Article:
Once my urban garden gets going, I plan to sell some goods at farmer’s markets in my area. Meanwhile, I frequent them to supplement the crops I grow regularly. This past summer, I decided to do some research. I wanted to know what crops sell best, for future reference. Here’s what growers told me as I perused their stalls.
The top answer was no surprise.
“Tomatoes” was the number one answer. Frankly, I had a gut feeling about that. Considering the popularity of this versatile fruit / vegetable, it makes sense it would be a best seller. I had already mentally listed it as a contender for the title. Still, I was quite happy to hear that one of the crops I’m best at growing also sells well.
Salad greens and herbs fly off the shelf.
I should have known this. After all, what is a summer salad without the greens? Store bought lettuces just seem to lack the flavor of home grown, don’t they? One farmer let me in on a little secret, too. Greens like Kale and Collard have become bigger sellers since juicing regained popularity. Another reminded me not to forget about fresh herbs. They grow quickly, easily and are in high demand. Plus, they’re perennials, which means they don’t have to be replanted, saving money on seeds.
Coming in third was a fall favorite.
Pumpkins are easily the best cash crop in autumn, according to several local vendors. Grocery store prices on these orange orbs have really taken a rise. Plus, local farmers have no trouble saving their seeds to spite GMO giants like Monsanto. Those factors make farmers’ markets not only the healthiest place to buy them, but the most economical.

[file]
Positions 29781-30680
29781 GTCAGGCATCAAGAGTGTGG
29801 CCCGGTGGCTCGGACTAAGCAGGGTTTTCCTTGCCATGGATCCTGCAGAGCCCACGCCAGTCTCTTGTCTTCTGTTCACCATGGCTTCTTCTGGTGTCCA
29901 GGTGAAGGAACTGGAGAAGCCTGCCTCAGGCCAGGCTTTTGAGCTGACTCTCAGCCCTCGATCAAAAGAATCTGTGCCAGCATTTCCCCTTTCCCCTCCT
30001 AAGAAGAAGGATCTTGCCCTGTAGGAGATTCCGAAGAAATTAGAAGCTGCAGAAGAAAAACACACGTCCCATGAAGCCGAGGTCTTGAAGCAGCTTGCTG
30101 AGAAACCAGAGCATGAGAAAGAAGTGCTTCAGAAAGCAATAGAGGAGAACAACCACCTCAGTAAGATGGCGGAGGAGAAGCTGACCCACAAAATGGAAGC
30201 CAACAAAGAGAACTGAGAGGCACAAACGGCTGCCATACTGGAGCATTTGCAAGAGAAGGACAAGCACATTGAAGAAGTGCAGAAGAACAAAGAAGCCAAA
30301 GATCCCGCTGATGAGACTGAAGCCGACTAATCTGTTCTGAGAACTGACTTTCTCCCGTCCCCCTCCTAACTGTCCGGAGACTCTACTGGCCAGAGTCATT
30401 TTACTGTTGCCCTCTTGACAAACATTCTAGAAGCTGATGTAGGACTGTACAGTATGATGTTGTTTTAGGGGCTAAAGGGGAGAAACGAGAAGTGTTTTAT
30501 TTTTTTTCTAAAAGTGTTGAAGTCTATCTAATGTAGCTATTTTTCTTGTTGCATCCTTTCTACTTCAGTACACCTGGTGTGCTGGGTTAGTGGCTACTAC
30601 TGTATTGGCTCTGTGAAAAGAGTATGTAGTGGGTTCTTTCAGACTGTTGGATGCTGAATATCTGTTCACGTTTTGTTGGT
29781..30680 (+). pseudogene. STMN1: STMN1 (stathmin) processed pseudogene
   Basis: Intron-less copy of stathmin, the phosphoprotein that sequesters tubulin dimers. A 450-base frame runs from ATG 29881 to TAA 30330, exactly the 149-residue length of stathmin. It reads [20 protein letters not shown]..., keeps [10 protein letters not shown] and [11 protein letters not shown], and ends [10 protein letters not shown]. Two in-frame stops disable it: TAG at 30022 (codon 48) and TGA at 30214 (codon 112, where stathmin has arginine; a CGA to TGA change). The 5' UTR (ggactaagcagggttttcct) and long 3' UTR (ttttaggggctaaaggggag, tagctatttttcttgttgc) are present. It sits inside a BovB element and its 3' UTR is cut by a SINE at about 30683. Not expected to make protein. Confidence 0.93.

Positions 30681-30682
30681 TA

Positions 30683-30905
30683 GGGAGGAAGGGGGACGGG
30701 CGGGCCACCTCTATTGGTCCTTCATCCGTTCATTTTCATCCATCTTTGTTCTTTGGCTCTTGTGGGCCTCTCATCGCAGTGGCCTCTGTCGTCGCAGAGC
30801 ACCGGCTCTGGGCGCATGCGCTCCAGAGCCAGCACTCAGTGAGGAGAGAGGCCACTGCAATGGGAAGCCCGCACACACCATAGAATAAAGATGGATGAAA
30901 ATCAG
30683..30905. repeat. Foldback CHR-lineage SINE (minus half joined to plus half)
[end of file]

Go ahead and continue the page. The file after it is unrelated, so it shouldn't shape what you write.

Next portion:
Regional crops were a big hit.
Once again, I was not surprised. Here in Denver, hot peppers are a strong seller. That made me incredibly happy, since peppers are my strong suit in gardening. Melons from the high country were a big hit. Of course, the Colorado peach came away with a high ranking too. Last, but certainly not least on this list of best sellers was local wine. I can’t speak for the rest of the country. Still, I’m sure each area has a locally renowned crop or product that does well at the markets.
Certain homemade products ranked high.
Peppers and tomatoes came into play again in the most popular product. Yup, you guessed it right. It was salsa. One farmer made mention that his wife’s homemade hot pepper jelly was a good earner as well. The fresh pasta vendor was really rolling in the dough. I had a hard time getting a word in with her. I was pleased that a vendor made particular mention of another handmade product I dabble in making. It seems people who frequent farmer’s markets just can’t get enough homemade soap.
Note -It looks like my ultimate garden may lead to some serious farmer’s market profit once I get it up and running. Hopefully, my research will help yours do the same.
More from Jaipi:
Foraging for Fresh Produce in the City
Denver Farmers Markets Go Green with Local Produce
Denver Organic Food and Produce Delivery